TABLE OF CONTENTS
A Guide to the Leopold Schlinger Family Papers, 1833-1877
A native of Germany, Leopold Schlinger immigrated with his wife Regina to Brownsville, Texas, around the 1830s. As a professional calligrapher, he received his training from the University Normal School of Vienna. He was fluent in several languages, including German, Hebrew, Spanish, French, and English. While residing in Brownsville, he imported and sold goods from New Orleans, owned a store in Matamoros, Mexico, and was appointed Commissioner of Cameron County in 1868. He sustained financial losses after General José María J. Carbajal’s occupation of Matamoros, for which Schlinger submitted a legal claim and was compensated.
"Carbajal, Jose Maria Jesus."Handbook of Texas Online. Accessed April 8, 2011. http://www.tshaonline.org/handbook/online/articles/fca45.
Comprised of correspondence, legal documents, and photographs, the Leopold Schlinger Family Papers, 1833-1877, chronicle Schlinger’s business endeavors in Texas, Mexico, and Louisiana as well as his family’s experiences in Brownsville, Texas. Correspondence concerns familial affairs, his travels in Europe, and his legal claim following damages to his store and theft of goods by the troops of General José Marí J. Carbajal in Matamoros. Legal documents consist of Schlinger’s testimonials and statement of claim concerning his losses in Matamoros as well as records pertaining to his acquisition of land in Brownsville; his appointment as Commissioner of Cameron County, Texas; his completion of calligraphy training at the University Normal School of Vienna; his acceptance into the Texas Masons; permission to engage in trade in Texas; and both an oath of intent to become a United States citizen and his certificate of U. S. citizenship. Additionally, the collection contains photographs depicting members of the Schlinger family.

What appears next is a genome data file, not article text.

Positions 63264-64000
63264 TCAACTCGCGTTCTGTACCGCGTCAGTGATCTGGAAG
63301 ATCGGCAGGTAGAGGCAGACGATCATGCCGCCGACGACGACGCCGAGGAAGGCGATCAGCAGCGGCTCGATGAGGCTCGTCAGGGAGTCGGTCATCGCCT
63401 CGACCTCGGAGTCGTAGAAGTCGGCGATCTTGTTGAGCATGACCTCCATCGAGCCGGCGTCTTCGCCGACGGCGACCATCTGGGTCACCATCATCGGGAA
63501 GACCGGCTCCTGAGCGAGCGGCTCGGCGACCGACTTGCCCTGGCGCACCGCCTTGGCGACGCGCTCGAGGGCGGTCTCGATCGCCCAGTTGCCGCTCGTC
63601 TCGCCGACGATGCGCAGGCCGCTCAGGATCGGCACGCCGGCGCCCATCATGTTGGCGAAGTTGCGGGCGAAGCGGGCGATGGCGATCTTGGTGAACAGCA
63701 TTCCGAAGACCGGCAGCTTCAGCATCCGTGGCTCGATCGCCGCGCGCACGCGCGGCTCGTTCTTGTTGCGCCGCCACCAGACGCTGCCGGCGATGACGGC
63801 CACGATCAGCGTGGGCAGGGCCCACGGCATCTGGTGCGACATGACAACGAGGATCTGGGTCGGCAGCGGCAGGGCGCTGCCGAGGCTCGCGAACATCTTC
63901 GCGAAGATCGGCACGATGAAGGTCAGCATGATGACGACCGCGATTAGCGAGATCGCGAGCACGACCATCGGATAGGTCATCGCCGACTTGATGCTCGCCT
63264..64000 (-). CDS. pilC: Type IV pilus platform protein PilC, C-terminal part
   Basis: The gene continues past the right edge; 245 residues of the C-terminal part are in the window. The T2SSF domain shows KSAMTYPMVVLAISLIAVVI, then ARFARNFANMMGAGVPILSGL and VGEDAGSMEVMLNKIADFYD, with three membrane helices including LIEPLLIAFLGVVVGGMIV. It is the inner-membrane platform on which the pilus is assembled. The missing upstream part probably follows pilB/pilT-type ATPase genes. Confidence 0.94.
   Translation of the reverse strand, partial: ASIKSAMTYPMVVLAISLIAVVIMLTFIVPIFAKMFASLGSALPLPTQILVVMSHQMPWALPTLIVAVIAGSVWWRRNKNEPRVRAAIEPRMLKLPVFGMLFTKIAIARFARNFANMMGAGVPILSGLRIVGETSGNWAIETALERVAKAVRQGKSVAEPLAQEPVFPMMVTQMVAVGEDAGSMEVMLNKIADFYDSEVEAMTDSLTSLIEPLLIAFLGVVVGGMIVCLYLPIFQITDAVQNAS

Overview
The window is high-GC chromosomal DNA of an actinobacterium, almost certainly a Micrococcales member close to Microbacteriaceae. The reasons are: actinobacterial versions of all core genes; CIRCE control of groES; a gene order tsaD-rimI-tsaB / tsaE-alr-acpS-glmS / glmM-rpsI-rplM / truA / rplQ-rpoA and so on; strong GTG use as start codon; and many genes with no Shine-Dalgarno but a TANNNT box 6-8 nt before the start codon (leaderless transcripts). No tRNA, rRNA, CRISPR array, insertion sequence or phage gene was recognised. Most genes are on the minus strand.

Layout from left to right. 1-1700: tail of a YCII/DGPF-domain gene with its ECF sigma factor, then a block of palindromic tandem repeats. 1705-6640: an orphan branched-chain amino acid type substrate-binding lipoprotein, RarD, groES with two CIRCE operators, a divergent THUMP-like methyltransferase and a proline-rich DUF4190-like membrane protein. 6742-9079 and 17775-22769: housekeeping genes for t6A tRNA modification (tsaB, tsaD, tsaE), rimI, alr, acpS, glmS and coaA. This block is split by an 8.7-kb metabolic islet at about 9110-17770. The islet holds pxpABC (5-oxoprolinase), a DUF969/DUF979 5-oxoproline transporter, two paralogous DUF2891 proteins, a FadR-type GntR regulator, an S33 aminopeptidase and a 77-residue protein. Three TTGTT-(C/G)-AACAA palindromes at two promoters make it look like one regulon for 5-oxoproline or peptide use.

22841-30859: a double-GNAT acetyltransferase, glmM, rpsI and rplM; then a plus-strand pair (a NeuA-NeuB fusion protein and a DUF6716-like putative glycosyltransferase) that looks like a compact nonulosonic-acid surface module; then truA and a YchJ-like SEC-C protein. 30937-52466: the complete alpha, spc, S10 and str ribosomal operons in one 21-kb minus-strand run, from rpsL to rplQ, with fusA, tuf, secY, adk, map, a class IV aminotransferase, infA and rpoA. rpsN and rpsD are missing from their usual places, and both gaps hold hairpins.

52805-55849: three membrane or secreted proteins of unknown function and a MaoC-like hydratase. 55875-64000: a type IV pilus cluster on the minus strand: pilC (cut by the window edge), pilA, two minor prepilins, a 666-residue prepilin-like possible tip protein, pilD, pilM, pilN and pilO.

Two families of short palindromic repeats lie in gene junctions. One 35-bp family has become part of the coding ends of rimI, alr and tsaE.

This collection is open for research use.
Leopold Schlinger Family Papers, 1833-1877, Dolph Briscoe Center for American History, The University of Texas at Austin.
Basic processing and cataloging of this collection was supported with funds from the National Historical Publications and Records Commission (NHPRC) for the Briscoe Center’s "History Revealed: Bringing Collections to Light" project, 2009-2011.